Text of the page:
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Insurance 101

COBRA Health Insurance Alternatives


COBRA (Consolidated Omnibus Budget Reconciliation
Act of 1986)

A law that permits individuals to continue coverage temporarily under most employer health insurance plans when they would otherwise lose eligibility due to a loss of employment or a change in family status (such as divorce). The cost of this continued coverage is paid by the employee or dependent who elects it. Small employers, those with less than 20 employees, are generally not subject to COBRA.

If you are worried about losing your job and health insurance, or if the cost of insuring your children and other dependents has grown too great, click here to view the individual health insurance quotes that might be right for you.

If you are losing your job, you may not have to stay with your past employer's insurance plan. Potentially, this could allow you to get into an individual health insurance plan of your own.You could find an affordable medical insurance plan that you own, that is easy to administer, and one that fits your needs.

Help!  I just lost my job, and with it, my health insurance.  My employer says I am eligible for COBRA, what is that?

Consolidated Omnibus Budget Reconciliation Act, or COBRA, is a law that requires employers to offer employees continuation of their health insurance coverage when they have lost their jobs.  COBRA is temporary, usually between 18 to 36 months, varying from state to state.

Under COBRA, what will I pay for health insurance?

If you have COBRA insurance, you will receive no contribution from your former employer, so you will pay 100% of the monthy premiums for your plan. You may additionally be charged as much as 2% for administrative fees.  As you can see, this could be very costly as employer or group plan rates for health insurance are much more expensive than individual rates.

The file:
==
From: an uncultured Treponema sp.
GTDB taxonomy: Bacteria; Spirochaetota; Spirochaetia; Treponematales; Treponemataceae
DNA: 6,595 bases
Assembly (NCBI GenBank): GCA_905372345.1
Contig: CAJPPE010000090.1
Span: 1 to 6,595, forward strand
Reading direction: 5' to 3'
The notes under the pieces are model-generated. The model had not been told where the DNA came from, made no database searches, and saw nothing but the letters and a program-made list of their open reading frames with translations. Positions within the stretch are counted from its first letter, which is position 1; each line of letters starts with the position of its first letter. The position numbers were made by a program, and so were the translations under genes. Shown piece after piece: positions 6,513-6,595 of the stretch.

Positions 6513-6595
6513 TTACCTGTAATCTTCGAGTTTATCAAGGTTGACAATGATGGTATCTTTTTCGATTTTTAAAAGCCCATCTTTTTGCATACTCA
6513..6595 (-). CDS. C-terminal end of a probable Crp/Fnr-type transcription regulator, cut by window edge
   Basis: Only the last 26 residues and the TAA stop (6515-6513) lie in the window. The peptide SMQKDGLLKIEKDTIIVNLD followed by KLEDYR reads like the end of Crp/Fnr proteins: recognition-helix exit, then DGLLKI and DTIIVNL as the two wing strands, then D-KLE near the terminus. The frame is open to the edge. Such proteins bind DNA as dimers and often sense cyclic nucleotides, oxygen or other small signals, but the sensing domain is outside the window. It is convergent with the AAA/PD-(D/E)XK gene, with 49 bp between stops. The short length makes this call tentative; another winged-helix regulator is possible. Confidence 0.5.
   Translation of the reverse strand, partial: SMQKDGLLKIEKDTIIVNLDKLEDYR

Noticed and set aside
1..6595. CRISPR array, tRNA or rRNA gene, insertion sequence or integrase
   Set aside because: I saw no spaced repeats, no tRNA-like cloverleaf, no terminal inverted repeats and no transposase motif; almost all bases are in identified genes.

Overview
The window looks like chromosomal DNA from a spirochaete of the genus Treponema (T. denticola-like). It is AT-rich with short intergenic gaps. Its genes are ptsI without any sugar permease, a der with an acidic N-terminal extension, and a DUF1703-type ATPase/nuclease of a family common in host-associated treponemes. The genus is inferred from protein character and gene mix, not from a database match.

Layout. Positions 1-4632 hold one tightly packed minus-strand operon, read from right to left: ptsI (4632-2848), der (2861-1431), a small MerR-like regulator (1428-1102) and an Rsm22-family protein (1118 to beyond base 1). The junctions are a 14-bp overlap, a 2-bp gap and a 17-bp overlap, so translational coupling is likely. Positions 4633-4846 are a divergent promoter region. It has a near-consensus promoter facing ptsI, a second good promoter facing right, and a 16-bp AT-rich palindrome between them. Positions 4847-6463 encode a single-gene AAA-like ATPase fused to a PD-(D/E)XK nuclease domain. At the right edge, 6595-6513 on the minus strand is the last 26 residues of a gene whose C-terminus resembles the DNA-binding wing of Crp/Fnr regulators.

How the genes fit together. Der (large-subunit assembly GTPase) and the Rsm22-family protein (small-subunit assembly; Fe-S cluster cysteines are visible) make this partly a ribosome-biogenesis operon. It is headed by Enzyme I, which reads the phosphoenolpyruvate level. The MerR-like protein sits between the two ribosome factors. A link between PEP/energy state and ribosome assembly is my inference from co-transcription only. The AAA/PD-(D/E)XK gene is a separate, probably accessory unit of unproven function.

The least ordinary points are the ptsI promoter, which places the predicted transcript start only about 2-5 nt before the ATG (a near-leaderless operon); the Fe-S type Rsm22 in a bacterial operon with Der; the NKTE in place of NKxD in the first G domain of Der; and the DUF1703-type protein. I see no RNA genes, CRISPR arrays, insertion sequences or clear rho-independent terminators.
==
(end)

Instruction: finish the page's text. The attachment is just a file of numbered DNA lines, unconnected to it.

Disadvantages to COBRA?

COBRA is not only costly, but it is also temporary. The and longer you are on it, the greater risk that you run of developing an illness or condition that will be labeled pre-existing to future health insurance applications.  Pre-existing conditions could make it difficult for you to get health insurance when your COBRA runs out. 

If I get my own individual insurance, can I keep my same doctor?

Most likely.  The vast majority of doctor’s networks are the same and accept a wide variety of plans, allowing you to keep your same doctor.

My work no longer pays the cost of insuring my dependants.  Should I pay for their insurance through my employers’ plan, or is it better to get them an individual plan? 

Typically, it is better to get dependants each an individual plan that stays with them as they grow, move on to college, enter into jobs of their own.  The rates for an individual plan over your employers’ group plan could be as little as half of what you pay now, and there is no minimum age for insuring each dependant.

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